Most months, Sept – May, the CAAV Coalition-Building Committee invites a community member or group to present to the CAAV steering committee about projects with which they are involved. We are grateful to be working with so many other groups and individuals passionate about creating a more resilient, healthy and just world.


Pete Bsumek

Coalition Partner of the Month:  Pete Bsumek
May 15, 2018

Pete.5.15.18.picWe invited a long-time friend to tell the Climate Action Alliance of the Valley’s steering committee about progress in a very important and interesting volunteer effort with Renew Rocktown: Climate Action Advocacy for Harrisonburg, VA.

Pete Bsumek is Professor of Communication Studies at James Madison University; he has been involved with Renew Rocktown since it first organized in 2015.

Renew Rocktown (RR) embarked on the difficult journey of Climate Action Advocacy for Harrisonburg because:

  • It’s the right thing to do at the right time: to help bring local government into consensus with the international community in commitment toward control of greenhouse gas emissions.
  • Since the national movement toward that goal has been closed off, state and local effort is the logical transition. California is leading the way, but New York City and others are also stepping up.
  • Change is inevitable as the status quo on fossil fuel use is challenged.

Possibilities at the local level

  • Harrisonburg has a new city manager, Eric Campbell, who has worked in cities where climate policies are not unheard of and some are involved.
  • Some local support already, as from Council Member Richard Baugh.
  • The success of the Paris events at Pale Fire Brewery in 2015 and 2017.
  • The creation of the Environmental Performance Standards Advisory Committee (EPSAC) by the Harrisonburg City Council last year.

The February Meeting
Hosted by RR to develop a campaign strategy to get the city of Harrisonburg to adopt a Climate Action Plan. Meeting notes.

  • Started with a specific proposal.
  • Designed an inside/outside strategy. Inside: EPSAC’s sustainability action plan; outside: RR grassroots action to encourage City Council to adopt the proposal.
  • Constraints:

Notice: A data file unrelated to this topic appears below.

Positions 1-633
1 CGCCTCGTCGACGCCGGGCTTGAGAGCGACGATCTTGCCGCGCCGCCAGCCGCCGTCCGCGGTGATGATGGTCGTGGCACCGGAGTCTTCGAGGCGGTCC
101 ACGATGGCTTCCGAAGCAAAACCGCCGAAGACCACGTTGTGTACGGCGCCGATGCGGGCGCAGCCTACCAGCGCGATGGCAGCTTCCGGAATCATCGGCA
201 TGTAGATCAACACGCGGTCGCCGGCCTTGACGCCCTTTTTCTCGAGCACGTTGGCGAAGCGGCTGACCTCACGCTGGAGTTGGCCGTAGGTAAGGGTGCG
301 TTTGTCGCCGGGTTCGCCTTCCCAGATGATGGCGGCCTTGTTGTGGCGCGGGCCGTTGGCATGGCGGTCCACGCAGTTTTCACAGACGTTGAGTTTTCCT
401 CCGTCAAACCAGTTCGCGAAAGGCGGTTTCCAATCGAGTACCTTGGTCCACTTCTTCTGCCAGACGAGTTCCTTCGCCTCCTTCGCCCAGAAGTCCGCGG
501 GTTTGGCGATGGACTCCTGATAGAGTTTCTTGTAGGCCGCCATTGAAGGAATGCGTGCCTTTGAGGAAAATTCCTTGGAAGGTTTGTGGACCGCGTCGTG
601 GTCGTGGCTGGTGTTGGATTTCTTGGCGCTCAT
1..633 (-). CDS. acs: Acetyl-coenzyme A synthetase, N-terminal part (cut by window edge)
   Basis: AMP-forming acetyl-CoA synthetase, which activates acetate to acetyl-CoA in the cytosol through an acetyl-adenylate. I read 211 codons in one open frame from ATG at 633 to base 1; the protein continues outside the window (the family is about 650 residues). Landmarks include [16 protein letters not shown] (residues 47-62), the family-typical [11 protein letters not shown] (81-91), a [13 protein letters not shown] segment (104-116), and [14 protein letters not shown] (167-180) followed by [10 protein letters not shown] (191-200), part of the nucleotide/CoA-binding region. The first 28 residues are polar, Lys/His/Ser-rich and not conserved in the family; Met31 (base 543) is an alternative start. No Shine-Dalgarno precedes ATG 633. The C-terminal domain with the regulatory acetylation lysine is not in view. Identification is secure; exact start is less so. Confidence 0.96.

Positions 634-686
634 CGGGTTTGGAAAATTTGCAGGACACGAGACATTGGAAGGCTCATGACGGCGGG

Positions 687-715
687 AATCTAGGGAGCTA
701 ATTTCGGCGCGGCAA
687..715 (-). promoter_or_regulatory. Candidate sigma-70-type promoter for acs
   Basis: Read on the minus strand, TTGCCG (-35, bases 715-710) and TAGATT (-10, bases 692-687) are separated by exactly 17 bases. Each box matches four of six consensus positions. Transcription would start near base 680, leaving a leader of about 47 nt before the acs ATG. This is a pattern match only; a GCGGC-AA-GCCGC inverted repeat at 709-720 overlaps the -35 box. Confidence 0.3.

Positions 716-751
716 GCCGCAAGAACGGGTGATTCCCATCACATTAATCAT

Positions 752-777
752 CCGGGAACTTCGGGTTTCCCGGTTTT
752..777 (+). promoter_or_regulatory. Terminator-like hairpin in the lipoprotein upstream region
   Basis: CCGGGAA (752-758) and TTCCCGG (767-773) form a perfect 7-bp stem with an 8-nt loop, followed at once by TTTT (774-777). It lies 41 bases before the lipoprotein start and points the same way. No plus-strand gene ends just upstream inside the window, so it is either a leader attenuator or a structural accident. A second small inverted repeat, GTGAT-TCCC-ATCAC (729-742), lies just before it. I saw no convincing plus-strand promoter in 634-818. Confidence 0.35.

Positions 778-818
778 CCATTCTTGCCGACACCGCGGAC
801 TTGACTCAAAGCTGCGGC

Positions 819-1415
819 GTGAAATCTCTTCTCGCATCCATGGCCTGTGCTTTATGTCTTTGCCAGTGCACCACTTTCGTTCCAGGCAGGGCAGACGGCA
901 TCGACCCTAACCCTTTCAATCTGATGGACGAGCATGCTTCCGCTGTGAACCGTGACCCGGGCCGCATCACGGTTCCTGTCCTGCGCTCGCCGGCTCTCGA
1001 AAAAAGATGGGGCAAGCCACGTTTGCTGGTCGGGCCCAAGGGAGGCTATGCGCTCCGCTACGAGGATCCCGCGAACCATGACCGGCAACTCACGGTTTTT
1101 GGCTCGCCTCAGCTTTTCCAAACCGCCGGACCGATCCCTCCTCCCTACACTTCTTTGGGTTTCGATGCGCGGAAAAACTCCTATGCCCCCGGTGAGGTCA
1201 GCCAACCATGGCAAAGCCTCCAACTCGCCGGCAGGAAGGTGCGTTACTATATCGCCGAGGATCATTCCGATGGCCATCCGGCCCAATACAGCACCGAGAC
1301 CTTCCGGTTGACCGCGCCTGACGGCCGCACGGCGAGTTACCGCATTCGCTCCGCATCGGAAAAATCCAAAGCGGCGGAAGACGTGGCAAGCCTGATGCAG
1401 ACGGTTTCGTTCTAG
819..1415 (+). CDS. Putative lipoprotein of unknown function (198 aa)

• Harrisonburg Electric Commission’s (HEC) contract with Dominion Power lasts until 2031. HEC is a part of a conglomerate of other municipal electric providers.
    • There is a shortage of City staff to implement a plan.


  • Promote more rooftop solar.  (This may be challenged by a large rental market for businesses and homes.)
  • Work on conservation measures.
  • Renegotiate the HEC contract with Dominion (HEC is not excited about that possibility)
  • Look for a new partner when the contract expires or a new type of contract.  Could the city commit to 100% renewables by 2035?
  • Help identify City staff capacity. Who has time for efficiency planning or working locally to conserve more?
  • Identify who can work across sectors to effect change.
  • Could we reduce energy footprint by adopting conservation and energy efficiency measures at the Council level?

Refining the Outside Ask

  • All of the above, but still must deal with HEC
  • The need for City staff capacity that can work with HEC as well as the business community, with plans from EPSAC.  Might the City environmental compliance officer be that connection?

From the Q&A Discussion 

EPSAC is expected to report to the City Council at the end of May or in June.

Harrisonburg is fast approaching the 1% cap on solar. “There is an overall cap of 1% of a utility’s peak demand that can be supplied by net metered systems (as measured at their rated capacity).” (from Ivy Main’s blogpost 7/2017)  It could be raised but HEC is not enthusiastic about that.  It will take a community effort to move the dial now, but solar on the two new schools could blow past the cap. This may be what is needed to force the issue.

A map of current solar/renewable energy installations in Harrisonburg could be helpful.  This could be used to calculate the current percentage of all power used in Harrisonburg that is derived from solar energy. Additionally the map could demonstrate all potential available solar power in Harrisonburg given existing rooftops and their orientation and sunlight exposure.

Could HEC supply the data?  Enlist journalists from the Daily News-Record (DNR) to raise interest? It has been reported in the DNR that 100 homes in Harrisonburg have rooftop solar now.  Who could help?  JMU’s ISAT faculty?  A team of students?  A senior project?  A broad coalition, perhaps public safety, transportation, sustainability?

A new comprehensive plan is underway; Renew Rocktown representatives have participated. It will have some statements on climate and greenhouse gases, but it is aspirational only, no teeth.

Pete urged everyone to engage in any public comment period on the comprehensive plan, particularly:
–what’s in it
–what should be strengthened
–what was left out.

– Anne Nielsen, with Adrie Voors, for the CAAV Coalition-Building Committee, May 2018

Most months, the CAAV Coalition-Building Committee invites a community member or group to present to the CAAV steering committee about projects with which they are involved. We are grateful to be working with so many other groups and individuals passionate about creating a more resilient, healthy and just world.

Mayor Reed on Earth Day 2018